The performance of VNSWS is evaluated against WS using a set of real industrial problems. This set is taken from the eighth MAXSAT 2013 organized as an affiliated event of the 16th International Conference on Theory and Applications of Satisfiability Testing (SAT2013). Due to the randomization nature of both algorithms, each problem instance was run 50 times with a cutoff parameter (maxtime) set to 30 minutes. The tests were carried out on a DELL machine with 800 MHz CPU and 2 GB of memory. The code was written in C++ and compiled with the GNU C compiler version 4.6. The following parameters have been fixed experimentally and are listed below:(i): the cardinality of the neighborhood is set such that the number of the formed clusters is 10% of the size of the problem instance (i.e., a problem with 100 literals will lead to equal to 3).(ii)WS spends equal amount of time (maxtime/) between the different neighborhoods.(iii)Noise probability: the performance of WS depends highly on the walking probability setting which in turns depends on the class of problems to be solved. The plots in Figures 1 and 2 show four selected tests that reflect the general trend observed on almost all the industrial instances tested. Peak performance with respect to the lowest number of unsatisfied clauses is achieved when the walking probability was set to 10.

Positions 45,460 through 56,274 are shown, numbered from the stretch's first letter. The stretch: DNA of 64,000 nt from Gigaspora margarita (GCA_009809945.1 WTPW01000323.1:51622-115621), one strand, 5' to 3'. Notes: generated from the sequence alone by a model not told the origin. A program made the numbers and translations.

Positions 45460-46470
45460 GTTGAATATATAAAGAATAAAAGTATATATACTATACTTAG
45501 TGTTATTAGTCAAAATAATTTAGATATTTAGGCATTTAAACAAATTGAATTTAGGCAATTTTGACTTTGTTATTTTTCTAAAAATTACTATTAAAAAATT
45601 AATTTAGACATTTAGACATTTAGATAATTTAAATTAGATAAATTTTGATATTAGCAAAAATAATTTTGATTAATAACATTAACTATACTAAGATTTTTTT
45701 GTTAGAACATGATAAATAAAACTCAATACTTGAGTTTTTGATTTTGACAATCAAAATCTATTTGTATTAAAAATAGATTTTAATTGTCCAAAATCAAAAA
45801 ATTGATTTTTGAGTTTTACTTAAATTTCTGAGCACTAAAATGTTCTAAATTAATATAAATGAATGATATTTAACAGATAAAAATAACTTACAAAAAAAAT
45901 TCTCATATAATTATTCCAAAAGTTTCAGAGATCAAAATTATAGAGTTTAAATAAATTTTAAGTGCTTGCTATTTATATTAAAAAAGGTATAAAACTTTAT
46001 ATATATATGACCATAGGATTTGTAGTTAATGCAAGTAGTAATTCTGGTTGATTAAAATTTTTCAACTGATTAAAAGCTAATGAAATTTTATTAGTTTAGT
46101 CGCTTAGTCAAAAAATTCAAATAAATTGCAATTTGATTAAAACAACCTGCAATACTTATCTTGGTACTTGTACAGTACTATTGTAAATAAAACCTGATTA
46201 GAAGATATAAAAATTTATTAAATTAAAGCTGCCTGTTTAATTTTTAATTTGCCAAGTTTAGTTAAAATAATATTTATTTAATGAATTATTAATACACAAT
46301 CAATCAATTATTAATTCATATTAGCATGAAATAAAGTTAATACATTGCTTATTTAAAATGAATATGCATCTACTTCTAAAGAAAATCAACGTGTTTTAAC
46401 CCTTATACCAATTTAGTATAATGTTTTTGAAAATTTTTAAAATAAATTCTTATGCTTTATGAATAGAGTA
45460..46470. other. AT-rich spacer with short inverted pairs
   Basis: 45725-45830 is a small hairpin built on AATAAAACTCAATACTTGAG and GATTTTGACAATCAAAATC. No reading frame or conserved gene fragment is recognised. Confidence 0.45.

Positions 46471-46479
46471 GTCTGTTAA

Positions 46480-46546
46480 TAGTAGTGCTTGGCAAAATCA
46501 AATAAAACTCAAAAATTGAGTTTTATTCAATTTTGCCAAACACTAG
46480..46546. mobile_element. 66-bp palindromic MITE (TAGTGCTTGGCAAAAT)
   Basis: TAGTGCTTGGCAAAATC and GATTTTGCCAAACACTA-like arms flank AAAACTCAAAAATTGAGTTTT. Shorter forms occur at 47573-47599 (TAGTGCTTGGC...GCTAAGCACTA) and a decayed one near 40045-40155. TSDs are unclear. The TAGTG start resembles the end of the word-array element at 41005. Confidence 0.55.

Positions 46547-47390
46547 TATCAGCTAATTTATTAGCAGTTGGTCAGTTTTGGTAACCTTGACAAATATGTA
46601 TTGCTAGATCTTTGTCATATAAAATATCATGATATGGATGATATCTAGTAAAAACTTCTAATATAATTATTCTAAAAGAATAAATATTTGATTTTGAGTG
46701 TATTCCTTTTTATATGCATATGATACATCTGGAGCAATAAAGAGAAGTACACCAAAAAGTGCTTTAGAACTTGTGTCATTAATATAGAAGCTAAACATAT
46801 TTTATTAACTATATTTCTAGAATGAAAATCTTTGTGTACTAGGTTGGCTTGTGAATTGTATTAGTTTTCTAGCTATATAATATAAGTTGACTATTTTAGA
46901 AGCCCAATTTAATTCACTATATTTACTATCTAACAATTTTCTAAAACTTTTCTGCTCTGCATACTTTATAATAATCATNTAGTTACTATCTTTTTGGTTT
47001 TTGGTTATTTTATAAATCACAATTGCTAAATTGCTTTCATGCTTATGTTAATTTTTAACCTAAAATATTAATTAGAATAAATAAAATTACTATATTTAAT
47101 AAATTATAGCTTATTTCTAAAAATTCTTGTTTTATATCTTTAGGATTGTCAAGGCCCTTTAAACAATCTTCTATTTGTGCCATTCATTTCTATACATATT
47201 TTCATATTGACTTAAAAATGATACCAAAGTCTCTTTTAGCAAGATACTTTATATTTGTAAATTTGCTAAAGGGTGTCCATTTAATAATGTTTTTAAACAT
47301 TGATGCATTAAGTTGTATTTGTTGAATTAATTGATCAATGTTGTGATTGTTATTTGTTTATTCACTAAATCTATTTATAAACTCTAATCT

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5.1. Observed Search Trend
Figures 3 and 4 show the evolution of the mean of unsatisfied clauses of both algorithms as a function of time. Both algorithms provide an initial solution of the same quality while showing a crossover in their corresponding curves. During the early phase of the search, the solution quality provided by WS is better compared to VNSWS. The superiority of WS lasts for a short while before VNSWS catches up and surpasses WS. Both algorithms were able to decrease the mean number of unsatisfied clauses at a high rate before entering the socalled plateaus region where WS typically encounters a sequence of states that leave the number of unsatisfied clauses unchanged. While WS shows a premature stagnation behavior of the search, VNSWS was capable of finding neighboring states with fewer unsatisfied clauses, thereby exiting the plateau. VNSWS shows equal or marginally better asymptotic convergence for small problems compared to WS as the two curves overlay each other closely, while the convergence behavior becomes more distinctive for larger problems. The key behind the efficiency of VNSWS relies on the variable neighborhood structure. VNSWS draws its strength from coupling WS across different neighborhoods. This paradigm offers two main advantages which enables WS to become much more powerful. During the improvement phase (i.e., each time WS is called with a different neighborhood), WS applies a local transformation (i.e., a move) within the neighborhood (i.e., the set of solutions that can be reached from the current one) of the current solution to generate a new one. The selected variable neighborhood structure offers a better mechanism for performing diversification and intensification. By allowing WS to view a cluster of variables as a single entity, the search becomes guided and restricted to only those configurations in the solution space in which the variables grouped within a cluster are assigned the same value. The switch from one neighborhood to another implies a decrease in the size of the neighborhood leading the search to explore different regions in the search space, while intensifying the search by exploiting the solutions from previous neighborhoods in order to reach better ones.